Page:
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and light in my eyes, light in my hair, light in my skin, light in my fiesh, light in my blood, light in my bones, light before me, light behind me, light on my right hand, light on my left, light above me, and light beneath me. O God ! give me light, and augment my light, and make me all light!

Now, it is very desirable that a pilgrim should advance right up to Muhammad's Chapel, behind the Chapel of the Sacred Ladder, and pray there, and be earnest in supplication ; using, if he will, the supplication which God taught to Muhammad, when he said unto him, that the highest angels would contend and quarrel for it; and afterwards any supplication he will, provided it be one of the authorized traditionary ones. I would, moreover, observe that, at present, there are only two chapels in the Mosque of Aksá behind the Chapel of the Ladder; one a small one, at the farthest extremity of the Sakhrá, on the western side, to the right of the northern staircase, just by the western portion of the exposed part of the Rock.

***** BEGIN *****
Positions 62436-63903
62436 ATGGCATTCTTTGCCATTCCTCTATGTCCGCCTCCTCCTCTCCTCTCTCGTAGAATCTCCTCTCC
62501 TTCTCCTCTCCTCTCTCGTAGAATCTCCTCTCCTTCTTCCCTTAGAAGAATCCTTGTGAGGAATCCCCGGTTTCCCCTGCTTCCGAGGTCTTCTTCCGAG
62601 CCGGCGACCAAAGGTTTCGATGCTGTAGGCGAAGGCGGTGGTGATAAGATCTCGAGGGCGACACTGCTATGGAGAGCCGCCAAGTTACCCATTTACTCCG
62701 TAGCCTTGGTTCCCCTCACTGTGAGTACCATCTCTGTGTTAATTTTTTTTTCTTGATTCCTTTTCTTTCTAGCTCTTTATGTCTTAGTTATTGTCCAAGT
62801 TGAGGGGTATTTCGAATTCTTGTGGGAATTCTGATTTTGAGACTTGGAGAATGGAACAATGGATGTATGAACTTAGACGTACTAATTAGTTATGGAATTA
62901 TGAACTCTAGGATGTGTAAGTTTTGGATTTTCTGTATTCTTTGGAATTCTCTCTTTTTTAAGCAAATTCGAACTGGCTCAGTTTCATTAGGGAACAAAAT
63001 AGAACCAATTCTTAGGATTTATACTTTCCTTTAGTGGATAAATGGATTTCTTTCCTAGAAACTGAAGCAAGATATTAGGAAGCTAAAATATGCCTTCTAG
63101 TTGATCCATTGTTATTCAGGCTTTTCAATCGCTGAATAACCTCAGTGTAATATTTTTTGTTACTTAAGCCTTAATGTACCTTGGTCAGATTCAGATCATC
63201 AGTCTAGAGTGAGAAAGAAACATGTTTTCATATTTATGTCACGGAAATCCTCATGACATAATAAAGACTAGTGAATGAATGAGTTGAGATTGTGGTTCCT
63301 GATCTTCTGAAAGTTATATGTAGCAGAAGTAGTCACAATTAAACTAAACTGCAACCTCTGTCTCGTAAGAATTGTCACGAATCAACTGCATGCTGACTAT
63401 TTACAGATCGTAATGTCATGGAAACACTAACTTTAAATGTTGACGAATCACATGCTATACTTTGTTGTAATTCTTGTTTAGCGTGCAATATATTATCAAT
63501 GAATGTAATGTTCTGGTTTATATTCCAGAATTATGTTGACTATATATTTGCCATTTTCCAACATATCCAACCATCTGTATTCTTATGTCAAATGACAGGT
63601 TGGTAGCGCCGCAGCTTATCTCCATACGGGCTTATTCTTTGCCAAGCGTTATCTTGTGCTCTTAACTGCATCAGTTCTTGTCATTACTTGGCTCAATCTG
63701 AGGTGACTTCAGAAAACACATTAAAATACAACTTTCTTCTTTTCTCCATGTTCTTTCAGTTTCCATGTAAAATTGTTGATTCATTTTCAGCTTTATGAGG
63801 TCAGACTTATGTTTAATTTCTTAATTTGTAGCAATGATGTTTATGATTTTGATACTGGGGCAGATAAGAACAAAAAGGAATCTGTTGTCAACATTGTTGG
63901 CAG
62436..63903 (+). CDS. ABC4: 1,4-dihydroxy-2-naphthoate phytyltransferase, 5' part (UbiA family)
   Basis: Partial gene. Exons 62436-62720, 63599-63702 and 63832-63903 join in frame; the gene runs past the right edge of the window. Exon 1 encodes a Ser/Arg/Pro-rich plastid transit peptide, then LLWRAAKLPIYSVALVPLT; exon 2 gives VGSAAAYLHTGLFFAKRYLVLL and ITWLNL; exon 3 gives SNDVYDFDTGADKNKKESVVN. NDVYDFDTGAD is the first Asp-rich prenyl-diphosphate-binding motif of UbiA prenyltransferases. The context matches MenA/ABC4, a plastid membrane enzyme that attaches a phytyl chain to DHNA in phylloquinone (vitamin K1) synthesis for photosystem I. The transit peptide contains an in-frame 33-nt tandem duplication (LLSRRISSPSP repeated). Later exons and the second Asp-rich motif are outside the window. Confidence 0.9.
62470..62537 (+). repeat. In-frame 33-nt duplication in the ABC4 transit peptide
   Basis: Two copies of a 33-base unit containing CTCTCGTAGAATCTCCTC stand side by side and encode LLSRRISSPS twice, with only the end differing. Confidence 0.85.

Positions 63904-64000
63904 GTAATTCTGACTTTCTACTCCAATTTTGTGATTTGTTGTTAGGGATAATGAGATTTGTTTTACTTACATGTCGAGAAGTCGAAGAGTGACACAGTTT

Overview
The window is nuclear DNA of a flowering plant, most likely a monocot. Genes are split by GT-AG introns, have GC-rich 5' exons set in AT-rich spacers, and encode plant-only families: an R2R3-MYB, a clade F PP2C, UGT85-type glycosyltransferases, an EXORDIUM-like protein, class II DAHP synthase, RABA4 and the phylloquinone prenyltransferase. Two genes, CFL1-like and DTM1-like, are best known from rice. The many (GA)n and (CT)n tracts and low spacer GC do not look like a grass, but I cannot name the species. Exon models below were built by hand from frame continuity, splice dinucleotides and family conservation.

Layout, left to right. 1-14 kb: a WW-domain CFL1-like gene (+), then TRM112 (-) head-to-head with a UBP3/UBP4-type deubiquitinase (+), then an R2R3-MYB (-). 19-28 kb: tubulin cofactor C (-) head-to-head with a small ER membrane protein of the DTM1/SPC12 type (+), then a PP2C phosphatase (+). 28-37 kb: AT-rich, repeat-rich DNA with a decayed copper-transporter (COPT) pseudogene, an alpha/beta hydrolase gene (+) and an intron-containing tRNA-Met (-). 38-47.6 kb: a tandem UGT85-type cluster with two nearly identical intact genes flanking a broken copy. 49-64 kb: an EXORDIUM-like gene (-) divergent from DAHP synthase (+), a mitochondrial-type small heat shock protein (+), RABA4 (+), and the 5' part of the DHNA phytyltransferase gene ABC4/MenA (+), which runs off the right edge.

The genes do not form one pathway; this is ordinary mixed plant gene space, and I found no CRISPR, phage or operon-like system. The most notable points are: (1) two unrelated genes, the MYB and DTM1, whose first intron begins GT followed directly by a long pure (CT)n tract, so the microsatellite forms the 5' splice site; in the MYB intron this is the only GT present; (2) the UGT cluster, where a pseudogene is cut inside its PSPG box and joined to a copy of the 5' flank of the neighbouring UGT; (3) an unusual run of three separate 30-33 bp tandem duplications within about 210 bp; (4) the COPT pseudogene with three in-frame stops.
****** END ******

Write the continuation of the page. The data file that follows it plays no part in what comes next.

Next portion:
I am of opinion that several servants of the Mosque, from whom much useful information could be obtained, are now dead ; nor is there now any tradition in Jerusalem that this was a chapel of the Prophet. The other chapel is by the other gate of the Mosque, on the north, near the Gate of David : this chapel is now called